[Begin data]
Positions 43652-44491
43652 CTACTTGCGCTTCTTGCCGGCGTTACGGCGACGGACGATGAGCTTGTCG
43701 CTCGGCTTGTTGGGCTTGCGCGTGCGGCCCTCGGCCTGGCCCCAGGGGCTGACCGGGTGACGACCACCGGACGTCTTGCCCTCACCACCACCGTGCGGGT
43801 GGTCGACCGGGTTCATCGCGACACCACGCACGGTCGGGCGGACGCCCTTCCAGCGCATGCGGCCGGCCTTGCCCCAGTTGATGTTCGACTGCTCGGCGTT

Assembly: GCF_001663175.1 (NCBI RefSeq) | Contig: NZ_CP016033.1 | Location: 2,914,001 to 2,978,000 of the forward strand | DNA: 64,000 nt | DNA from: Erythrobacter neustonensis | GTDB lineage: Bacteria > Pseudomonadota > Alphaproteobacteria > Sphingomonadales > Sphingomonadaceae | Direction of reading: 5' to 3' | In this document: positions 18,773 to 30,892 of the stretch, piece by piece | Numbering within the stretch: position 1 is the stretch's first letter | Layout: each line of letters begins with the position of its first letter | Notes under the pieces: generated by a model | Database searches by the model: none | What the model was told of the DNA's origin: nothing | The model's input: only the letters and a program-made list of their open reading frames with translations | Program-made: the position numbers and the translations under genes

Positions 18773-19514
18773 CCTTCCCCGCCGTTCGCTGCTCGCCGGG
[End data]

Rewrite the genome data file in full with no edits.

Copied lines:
Positions 43652-44491
43652 CTACTTGCGCTTCTTGCCGGCGTTACGGCGACGGACGATGAGCTTGTCG
43701 CTCGGCTTGTTGGGCTTGCGCGTGCGGCCCTCGGCCTGGCCCCAGGGGCTGACCGGGTGACGACCACCGGACGTCTTGCCCTCACCACCACCGTGCGGGT
43801 GGTCGACCGGGTTCATCGCGACACCACGCACGGTCGGGCGGACGCCCTTCCAGCGCATGCGGCCGGCCTTGCCCCAGTTGATGTTCGACTGCTCGGCGTT

Assembly: GCF_001663175.1 (NCBI RefSeq) | Contig: NZ_CP016033.1 | Location: 2,914,001 to 2,978,000 of the forward strand | DNA: 64,000 nt | DNA from: Erythrobacter neustonensis | GTDB lineage: Bacteria > Pseudomonadota > Alphaproteobacteria > Sphingomonadales > Sphingomonadaceae | Direction of reading: 5' to 3' | In this document: positions 18,773 to 30,892 of the stretch, piece by piece | Numbering within the stretch: position 1 is the stretch's first letter | Layout: each line of letters begins with the position of its first letter | Notes under the pieces: generated by a model | Database searches by the model: none | What the model was told of the DNA's origin: nothing | The model's input: only the letters and a program-made list of their open reading frames with translations | Program-made: the position numbers and the translations under genes

Positions 18773-19514
18773 CCTTCCCCGCCGTTCGCTGCTCGCCGGG